Formats
1) The DVD will be a format for the US and Canada (NTSC). It will play in a computer and a stand-alone DVD player. Cost: $15. 
2) The Windows Media File will be for outside the US. It will play on any computer with Windows Media Player. Cost: $12.

The Palmetto Tatters Guild thanks all of the tatters from across the globe that made this video possible. Thanks to Georgia Seitz for the narration and Kyle Whitlock for the music. 

Thanks for all the info.  When my DH gets back from his trip on Monday I will have him video me tatting.  I didn't see my method in any of the links.  The shuttle thread is always held by last 3 fingers with the shuttle thread opposite of me, never wrapped or placed on the upper part of my hand.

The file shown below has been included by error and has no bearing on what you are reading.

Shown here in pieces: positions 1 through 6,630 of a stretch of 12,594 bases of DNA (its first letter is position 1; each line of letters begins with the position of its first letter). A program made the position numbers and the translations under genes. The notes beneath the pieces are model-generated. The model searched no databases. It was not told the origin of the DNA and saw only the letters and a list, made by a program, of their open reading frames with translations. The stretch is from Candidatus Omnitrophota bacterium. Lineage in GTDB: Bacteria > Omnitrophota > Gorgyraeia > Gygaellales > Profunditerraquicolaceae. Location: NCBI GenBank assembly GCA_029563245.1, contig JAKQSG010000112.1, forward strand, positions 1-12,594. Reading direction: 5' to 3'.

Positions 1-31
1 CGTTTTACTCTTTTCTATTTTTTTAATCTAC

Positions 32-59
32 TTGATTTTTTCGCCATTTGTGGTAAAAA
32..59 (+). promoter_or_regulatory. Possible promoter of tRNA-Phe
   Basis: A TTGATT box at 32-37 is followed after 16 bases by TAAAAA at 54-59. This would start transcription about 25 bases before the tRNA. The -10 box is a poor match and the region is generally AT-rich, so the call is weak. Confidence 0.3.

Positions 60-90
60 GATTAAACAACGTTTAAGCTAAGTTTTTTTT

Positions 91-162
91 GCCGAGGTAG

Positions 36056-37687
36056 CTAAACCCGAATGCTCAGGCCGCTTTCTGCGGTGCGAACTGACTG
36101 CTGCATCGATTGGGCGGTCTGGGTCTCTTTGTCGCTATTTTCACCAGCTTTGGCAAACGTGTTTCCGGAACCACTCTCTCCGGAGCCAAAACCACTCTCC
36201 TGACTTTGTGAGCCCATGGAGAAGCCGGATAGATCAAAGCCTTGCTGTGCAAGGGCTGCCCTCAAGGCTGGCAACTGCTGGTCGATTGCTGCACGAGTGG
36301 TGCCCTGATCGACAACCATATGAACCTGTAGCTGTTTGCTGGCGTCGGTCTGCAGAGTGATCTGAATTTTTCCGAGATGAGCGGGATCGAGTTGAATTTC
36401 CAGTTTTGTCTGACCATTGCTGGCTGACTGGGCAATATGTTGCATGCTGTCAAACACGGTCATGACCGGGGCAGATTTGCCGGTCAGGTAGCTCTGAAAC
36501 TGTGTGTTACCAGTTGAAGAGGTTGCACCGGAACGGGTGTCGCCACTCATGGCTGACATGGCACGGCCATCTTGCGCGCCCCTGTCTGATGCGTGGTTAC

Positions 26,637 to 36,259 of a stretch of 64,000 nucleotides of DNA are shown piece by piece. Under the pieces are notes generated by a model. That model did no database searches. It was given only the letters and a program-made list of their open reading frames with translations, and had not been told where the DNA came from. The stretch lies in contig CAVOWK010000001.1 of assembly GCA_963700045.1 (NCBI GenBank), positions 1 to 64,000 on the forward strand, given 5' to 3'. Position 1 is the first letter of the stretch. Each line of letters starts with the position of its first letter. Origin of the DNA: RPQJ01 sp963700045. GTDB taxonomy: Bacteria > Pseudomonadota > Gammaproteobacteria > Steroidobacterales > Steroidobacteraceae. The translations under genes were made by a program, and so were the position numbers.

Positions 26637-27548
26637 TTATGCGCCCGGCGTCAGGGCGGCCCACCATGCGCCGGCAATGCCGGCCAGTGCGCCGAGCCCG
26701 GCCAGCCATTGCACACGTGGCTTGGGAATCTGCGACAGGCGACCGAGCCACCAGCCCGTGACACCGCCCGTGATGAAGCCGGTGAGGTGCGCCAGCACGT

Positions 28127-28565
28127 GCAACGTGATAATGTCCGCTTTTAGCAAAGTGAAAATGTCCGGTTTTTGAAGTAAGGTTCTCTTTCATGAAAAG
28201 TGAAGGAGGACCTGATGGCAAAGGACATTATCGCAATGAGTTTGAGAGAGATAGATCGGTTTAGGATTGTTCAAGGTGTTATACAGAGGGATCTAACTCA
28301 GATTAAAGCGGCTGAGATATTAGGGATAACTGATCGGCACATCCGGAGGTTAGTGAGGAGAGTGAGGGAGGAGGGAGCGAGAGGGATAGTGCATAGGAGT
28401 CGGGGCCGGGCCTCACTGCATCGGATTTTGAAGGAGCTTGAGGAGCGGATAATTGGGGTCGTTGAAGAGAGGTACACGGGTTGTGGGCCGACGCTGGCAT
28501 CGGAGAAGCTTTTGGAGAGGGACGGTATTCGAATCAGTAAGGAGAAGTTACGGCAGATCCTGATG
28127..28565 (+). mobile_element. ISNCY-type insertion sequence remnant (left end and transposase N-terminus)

Georgia Seitz said:

http://www.bellaonline.com/articles/art37566.asp a list of a few methods of tatting styles

I had the great honor to narrate the video made by the Palmetto Tatters Guild about the many methods of tatting. I believe that it is still available if interested.

I repeat often the fact that there is NO single way to tat. From your description Shirley, I think that you are using the "slip n slide" method as I call it. In fact, I asked Jane Eborall to diagram the method I use. Look here:

http://www.janeeborall.freeservers.com/holdshuttle.pdf

The forefinger and thumb holding the shuttle never leave the shuttle. The working thread slides between my finger/thumb on the over/unders. But all that matters is that you get the stitched flipped and in position.